No need for panic over Indians
It's time to freak out.
That's probably what most fans were thinking after watching the Indians drop a 5-0 decision to Tampa Bay on Friday night.
It was the Tribe's third straight loss, and the first game of what's likely be a tough series against one of the American League's most talented teams. Prior to Friday, the Indians had lost two straight at home to Boston — including a 14-2 hammer job before leaving for Florida.
We all knew there were bound to be difficult stretches. The overachieving Indians are this season's biggest surprise, having raced to the best record in baseball (30-18). It couldn't last forever, right?
Well, probably not.
But I am here to tell you it will be OK. You can relax. At this point, an Indians collapse is less likely than the team's first two wonderful (and entirely unexpected) months.
That's just the way the season has gone. Even when things are bad, they aren't as gruesome as they appear.
For one, it's never easy to beat the Rays in Tampa Bay, particularly when the opposing pitcher is David Price — who struck out a career-high 12 in seven innings.
Price is a former No. 1 overall draft pick and throws a fastball that often falls in the 94-96 mph range, and sometimes hits 100. And that's nothing compared to his slider, which zips toward the plate and typically breaks late (and sharp).
Prior to that, the Indians faced Red Sox standouts Josh Beckett and Jon Lester, respectively. Not too many lineups smack around the likes of Lester, Beckett and Price. Far from it.
That's not all.
Did you know the Red Sox pummeled Detroit to the tune of 14-1 just one day after posting nearly the same score against the Indians? The Red Sox won again Friday, meaning the Indians didn't lose any ground over AL Central rival Detroit.
In fact, even after three straight defeats, the Indians still lead the second-place Tigers by six games. No other first-place team has more than a three-and-half game lead. Most lead by one game or less.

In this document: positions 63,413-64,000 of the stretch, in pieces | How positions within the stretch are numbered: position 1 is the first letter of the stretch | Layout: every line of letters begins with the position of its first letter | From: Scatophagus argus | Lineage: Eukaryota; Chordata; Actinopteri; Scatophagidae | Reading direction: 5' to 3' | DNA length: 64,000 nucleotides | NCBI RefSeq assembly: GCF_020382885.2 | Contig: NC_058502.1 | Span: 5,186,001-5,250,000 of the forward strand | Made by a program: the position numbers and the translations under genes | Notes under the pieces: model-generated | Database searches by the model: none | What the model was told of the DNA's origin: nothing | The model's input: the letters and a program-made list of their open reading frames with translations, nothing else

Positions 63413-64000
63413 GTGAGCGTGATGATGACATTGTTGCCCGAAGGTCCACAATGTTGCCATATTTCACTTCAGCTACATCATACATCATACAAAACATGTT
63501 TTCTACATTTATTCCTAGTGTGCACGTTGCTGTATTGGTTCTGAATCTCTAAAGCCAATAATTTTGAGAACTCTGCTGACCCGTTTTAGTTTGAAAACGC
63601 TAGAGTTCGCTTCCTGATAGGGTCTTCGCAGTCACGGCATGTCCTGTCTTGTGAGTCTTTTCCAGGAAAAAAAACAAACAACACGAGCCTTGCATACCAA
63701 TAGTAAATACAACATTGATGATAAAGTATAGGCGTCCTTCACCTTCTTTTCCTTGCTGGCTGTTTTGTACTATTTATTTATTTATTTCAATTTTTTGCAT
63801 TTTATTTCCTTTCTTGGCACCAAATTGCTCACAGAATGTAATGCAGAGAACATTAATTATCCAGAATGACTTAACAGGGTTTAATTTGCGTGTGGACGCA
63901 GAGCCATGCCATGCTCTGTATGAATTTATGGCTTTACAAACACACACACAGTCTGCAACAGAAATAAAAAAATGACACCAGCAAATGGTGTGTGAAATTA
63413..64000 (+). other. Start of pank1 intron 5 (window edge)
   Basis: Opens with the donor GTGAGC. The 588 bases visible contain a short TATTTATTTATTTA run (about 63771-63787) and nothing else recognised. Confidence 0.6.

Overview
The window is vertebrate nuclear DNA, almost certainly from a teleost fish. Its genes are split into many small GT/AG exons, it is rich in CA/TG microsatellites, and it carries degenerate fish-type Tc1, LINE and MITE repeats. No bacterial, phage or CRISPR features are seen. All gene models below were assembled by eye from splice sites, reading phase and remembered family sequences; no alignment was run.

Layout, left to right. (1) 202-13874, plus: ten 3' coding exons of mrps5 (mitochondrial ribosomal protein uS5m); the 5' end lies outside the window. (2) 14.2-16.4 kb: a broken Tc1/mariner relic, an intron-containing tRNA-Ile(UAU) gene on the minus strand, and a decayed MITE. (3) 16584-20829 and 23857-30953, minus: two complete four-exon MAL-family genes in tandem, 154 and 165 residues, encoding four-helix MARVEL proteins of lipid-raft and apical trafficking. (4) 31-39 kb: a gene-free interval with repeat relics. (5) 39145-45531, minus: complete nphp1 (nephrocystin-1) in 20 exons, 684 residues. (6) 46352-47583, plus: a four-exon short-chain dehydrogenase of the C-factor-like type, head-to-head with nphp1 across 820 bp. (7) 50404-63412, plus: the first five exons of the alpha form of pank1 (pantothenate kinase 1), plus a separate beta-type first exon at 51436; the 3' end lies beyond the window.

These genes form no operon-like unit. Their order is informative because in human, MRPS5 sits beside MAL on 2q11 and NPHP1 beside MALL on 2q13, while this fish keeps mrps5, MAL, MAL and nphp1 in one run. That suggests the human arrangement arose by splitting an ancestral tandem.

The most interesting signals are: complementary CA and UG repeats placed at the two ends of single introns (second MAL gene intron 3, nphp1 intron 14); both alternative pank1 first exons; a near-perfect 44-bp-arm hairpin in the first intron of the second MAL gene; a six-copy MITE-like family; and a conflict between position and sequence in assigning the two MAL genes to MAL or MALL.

So the Indians would really have to bottom out for the Tigers to surpass or even catch them. And I mean really, really bottom out.
It would probably take three straight losses to Tampa Bay, then three more in the following series in Toronto.
If that happens, well, go ahead and worry a little. But please, definitely not before then.
Keeping the faith
Tribe manager Manny Acta tinkered with the lineup for Friday's game, moving the struggling Carlos Santana to seventh in the order and Asdrubal Cabrera to the third spot. Center fielder Grady Sizemore, returning from the disabled list, batted sixth as the designated hitter.
These aren't the moves of a man who is feeling panicked. Rather, it was Acta's way of realizing there is room to experiment.
So if Acta isn't agonizing, neither should you. In a 162-game season, all you can do is dust yourself off and try again the next day. And the day after that and the day after that.
Heck, even Rays manager Joe Maddon still believes in the Indians.
"They're not going anywhere," Maddon said Friday. "They've done it in a very typical Cleveland way, very quietly. Then all of a sudden they spring it on you."
The Rays are one of two teams (along with Chicago) that have been able to fend off the Indians this season. But Maddon still called them a "good" team — and not one that has done all this by some sort of stroke of luck.
"When you really look at it, it's not that surprising," he said of the Indians' start. "They're willing to take their lumps when they have to, then they always seem to be able to put it back together."
That's not just high praise. It's the truth, and it's coming from the opposing team.
So go ahead. Kick back, grab a cold beverage and enjoy the game. And erase any thoughts of throwing your remote in disgust.
It's much too soon to get overly emotional. Especially when it comes to doubting what got the Indians here in the first place.